Initially, business applications such as accounting, inventory management, MRPI, MRPII and ERP operated with propriety databases; however, over time they moved to open database management systems called relational databases. As business applications matured and data management became more complex, the market began to consolidate as large players swallowed smaller ones in the hope of offering customers a one-stop shop for all their data and business application needs. It is, however, important to note that though the market has been consolidating over the past few years, the idea of open inter-operability between applications and databases is still key.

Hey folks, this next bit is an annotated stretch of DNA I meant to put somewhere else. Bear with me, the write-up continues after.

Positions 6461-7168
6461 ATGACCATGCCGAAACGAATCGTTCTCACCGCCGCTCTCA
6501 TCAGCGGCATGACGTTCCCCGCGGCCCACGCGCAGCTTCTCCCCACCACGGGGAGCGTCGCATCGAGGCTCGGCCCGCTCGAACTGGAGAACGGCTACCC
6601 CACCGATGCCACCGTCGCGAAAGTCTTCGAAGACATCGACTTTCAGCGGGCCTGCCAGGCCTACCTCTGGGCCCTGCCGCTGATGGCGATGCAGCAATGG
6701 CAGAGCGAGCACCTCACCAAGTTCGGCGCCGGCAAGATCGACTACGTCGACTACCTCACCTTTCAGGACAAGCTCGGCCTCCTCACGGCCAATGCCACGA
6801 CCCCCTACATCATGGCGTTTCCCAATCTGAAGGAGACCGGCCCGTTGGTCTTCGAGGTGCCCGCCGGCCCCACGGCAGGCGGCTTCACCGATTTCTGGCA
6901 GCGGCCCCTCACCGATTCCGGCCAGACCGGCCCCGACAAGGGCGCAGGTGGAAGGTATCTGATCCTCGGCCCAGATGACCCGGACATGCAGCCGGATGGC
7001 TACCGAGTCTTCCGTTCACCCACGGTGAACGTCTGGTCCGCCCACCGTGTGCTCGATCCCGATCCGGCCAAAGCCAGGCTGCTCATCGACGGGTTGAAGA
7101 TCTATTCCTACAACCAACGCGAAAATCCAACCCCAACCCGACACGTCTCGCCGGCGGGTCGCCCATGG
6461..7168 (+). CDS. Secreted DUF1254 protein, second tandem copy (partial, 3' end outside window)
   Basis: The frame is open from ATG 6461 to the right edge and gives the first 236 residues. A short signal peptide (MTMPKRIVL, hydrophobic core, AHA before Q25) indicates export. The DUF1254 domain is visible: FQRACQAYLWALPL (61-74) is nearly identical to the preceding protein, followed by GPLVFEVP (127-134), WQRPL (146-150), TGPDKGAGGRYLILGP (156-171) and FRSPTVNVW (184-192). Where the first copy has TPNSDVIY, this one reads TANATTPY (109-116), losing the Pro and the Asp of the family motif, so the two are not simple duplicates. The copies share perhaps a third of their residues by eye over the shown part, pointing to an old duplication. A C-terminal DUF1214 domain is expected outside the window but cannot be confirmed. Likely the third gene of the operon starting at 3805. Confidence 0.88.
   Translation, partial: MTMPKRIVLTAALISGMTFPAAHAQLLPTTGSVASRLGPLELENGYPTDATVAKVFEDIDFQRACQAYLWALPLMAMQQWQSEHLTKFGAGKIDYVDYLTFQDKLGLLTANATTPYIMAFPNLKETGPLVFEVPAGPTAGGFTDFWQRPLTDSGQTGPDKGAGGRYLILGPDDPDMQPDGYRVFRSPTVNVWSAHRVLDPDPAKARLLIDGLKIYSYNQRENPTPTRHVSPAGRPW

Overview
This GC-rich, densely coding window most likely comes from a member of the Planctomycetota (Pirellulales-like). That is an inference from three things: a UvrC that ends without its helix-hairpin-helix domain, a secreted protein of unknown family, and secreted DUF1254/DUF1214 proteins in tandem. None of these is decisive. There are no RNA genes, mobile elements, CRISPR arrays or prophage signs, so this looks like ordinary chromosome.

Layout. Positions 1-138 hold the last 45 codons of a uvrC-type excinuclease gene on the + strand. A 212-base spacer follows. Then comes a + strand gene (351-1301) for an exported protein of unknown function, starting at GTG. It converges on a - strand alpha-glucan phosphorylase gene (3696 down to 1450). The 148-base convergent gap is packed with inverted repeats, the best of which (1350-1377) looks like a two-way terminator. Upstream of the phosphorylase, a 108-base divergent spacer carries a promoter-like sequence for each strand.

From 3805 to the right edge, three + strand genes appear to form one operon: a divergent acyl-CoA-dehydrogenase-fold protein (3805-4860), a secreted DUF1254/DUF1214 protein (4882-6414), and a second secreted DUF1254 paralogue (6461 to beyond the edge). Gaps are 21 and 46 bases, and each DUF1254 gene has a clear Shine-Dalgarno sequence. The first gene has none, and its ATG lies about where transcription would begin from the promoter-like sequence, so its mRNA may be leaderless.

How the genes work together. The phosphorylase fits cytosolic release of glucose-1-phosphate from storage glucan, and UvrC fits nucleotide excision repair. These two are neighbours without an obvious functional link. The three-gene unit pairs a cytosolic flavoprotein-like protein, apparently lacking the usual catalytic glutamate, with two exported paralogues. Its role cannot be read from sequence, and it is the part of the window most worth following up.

Among the needs at the top of Maslow’s hierarchy is the quest for knowledge - and as database and related application technology progressed, it became apparent that this need was not being fulfilled. Business applications are operational systems that process business transactions and are not designed to provide in-depth analytical information. To further complicate the issue, information needs also vary from organization to organization. For example, to gain competitive advantage, companies need to understand and benefit from every single transaction that takes place in their business. Managers need to know who is buying what, when, why and where. They need to be able to track and monitor all the processes in their organization. In short, they need to have a clear view of their business and they need it in real time and in an easily understood format.